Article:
Gasserian Ganglion Syndromes

Numerous pathological processes occurring within the middle cranial fossa can result in trigeminal dysfunction by affecting the gasserian ganglion. In children, osteitis of the petrous apex following suppurative otitis media or mastoiditis, which leads to inflammation and infection affecting the trigeminal ganglion, may result in Gradenigo's syndrome. The syndrome is characterized by facial pain, headache, or sensory loss and a sixth cranial nerve palsy, facial palsy (due to seventh nerve...

General Management Goals

Some causes of visual loss, such as optic neuritis, tend to resolve spontaneously. Others due to compressive lesions and pituitary adenomas, for instance, have a good prognosis once the mass is removed surgically. Unfortunately, many of the vascular, hereditary, and degenerative causes of visual dysfunction have a poor prognosis for improvement. Low vision aids may be helpful in some of these cases. In people with poor visual acuity, magnifiers can help them to read newspapers or other printed...

Glomus Jugulare Carotid Body Tumors

Glomus jugulare tumors arise from the paraganglionic tissue surrounding the jugular vein in the area of the middle ear. These tumors most often present late in life, in the sixth or seventh decade, and may have a genetic predisposition. They are locally invasive and highly vascular. Although presenting symptoms include complaints similar to those typical of acoustic neuromas, with tinnitus or hearing loss, the key differentiating features of these tumors are pain and the presence of loud...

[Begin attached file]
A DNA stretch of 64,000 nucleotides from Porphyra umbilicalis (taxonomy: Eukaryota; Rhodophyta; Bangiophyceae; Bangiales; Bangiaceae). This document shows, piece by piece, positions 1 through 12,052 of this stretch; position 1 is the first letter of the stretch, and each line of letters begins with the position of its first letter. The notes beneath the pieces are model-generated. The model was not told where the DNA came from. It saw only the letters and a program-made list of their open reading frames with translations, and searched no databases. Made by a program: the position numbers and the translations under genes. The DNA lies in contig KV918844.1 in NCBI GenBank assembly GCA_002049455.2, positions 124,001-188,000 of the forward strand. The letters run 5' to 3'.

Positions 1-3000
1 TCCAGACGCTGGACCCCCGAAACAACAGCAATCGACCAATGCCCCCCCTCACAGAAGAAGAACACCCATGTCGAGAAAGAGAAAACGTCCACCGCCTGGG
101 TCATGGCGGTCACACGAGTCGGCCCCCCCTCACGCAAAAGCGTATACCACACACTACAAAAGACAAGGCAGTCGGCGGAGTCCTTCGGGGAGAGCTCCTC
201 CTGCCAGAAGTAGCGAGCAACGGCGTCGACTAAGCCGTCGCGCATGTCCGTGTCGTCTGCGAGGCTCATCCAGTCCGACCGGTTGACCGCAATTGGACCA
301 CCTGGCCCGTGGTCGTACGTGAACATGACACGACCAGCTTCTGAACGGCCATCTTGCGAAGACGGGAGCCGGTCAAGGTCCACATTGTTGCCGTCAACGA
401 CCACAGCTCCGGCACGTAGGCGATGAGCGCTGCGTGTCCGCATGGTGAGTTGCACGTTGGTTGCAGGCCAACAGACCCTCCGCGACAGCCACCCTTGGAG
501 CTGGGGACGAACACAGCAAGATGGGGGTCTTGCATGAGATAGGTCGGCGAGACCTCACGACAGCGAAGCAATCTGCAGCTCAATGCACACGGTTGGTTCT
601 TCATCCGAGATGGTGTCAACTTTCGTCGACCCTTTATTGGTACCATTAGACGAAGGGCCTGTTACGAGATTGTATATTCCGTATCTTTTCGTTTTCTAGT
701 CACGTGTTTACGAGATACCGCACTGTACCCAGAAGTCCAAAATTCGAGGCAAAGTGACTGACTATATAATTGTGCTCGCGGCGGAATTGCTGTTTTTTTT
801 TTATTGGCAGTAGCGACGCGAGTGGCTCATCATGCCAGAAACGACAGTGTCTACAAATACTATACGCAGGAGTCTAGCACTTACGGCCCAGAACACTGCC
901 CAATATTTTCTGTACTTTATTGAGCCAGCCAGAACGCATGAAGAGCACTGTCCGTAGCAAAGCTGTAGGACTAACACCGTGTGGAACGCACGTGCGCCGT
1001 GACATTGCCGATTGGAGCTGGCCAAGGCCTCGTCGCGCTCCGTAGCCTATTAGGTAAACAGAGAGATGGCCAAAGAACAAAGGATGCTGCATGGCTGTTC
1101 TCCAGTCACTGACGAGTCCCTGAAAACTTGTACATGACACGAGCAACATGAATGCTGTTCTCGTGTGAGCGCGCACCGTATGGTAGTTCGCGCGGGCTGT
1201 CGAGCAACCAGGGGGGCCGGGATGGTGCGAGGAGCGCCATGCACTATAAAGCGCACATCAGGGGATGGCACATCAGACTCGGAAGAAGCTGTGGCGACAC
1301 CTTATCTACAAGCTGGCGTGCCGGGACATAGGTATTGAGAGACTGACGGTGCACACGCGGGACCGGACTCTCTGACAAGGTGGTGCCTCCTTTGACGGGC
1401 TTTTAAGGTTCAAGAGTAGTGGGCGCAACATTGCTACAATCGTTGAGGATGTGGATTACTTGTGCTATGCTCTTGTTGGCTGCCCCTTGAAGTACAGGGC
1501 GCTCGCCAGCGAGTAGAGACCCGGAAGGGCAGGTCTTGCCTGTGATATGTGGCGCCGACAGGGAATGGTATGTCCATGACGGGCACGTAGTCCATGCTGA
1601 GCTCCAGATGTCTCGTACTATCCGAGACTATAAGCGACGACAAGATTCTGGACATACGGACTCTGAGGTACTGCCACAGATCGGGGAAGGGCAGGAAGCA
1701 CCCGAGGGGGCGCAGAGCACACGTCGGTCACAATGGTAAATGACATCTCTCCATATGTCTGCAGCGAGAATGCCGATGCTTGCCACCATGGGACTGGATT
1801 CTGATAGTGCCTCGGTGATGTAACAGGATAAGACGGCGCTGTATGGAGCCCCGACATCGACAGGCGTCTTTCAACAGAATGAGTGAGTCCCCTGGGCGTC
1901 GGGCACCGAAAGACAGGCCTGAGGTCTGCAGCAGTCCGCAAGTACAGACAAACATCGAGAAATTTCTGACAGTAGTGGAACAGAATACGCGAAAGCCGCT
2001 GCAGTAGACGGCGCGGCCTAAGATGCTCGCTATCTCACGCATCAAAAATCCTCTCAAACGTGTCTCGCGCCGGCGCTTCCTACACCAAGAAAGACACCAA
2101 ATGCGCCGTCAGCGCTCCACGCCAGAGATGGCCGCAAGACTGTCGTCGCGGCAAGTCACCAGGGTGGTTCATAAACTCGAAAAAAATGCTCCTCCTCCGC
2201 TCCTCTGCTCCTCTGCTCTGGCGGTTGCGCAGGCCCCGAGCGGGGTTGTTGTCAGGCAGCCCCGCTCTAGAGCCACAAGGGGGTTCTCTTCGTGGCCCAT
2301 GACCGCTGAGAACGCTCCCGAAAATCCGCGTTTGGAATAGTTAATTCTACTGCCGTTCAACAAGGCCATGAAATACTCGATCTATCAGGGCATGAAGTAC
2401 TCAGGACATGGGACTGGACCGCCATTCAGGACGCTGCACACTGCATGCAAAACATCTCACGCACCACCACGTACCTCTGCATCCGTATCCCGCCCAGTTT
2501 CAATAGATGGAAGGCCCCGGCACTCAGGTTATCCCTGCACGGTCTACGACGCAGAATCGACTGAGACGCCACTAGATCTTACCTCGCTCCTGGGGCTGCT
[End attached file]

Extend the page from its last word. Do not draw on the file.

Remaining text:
Glycogenoses

The glycogenoses or glycogen storage diseases are lysosomal disorders in which glycogen accumulates within a number of tissues hypoglycemia usually accompanies the clinical signs. y These diseases are named for the specific enzyme deficiency that occurs in the glycogen metabolic pathway (i T Me,3.0 .5 ), and their ordering follows the enzymatic steps involved in glycogen synthesis and catabolism. y y y y y y y 43 44 4si y Epidemiology and Risk Factors. Current...

Hemifacial Spasm

Hemifacial spasm (HFS) is characterized by intermittent twitching of the muscles supplied by one facial nerve. It is thought to result from compression of the facial nerve at its junction with the brain stem by an aberrant or ectopic posterior fossa artery. Whereas many cases are idiopathic in origin, a review of 539 cases of HFS for which the cause was specified showed that compression by vascular structures was responsible in 94 percent of cases, tumor in 4 percent, and bony or other...

Hereditary And Degenerative Disorders

Neuronal ceroid lipofuscinosis, especially NCL-2 Leukodystrophies, especially Canavan's disease (neonatal form) and Krabbe's disease Aminoacidopathies, especially maple syrup urine disease, urea cycle disorders, propionie acidemia, methylmalonie acidemia Mitochondrial enzyme defects, especially Leigh's disease, Alpers disease MERFF, MELAS, fatty acid oxidation disorders Conditions associated with generalized seizures, especially tuberous sclerosis and Sturge-Weber syndrome Degenerative motor,...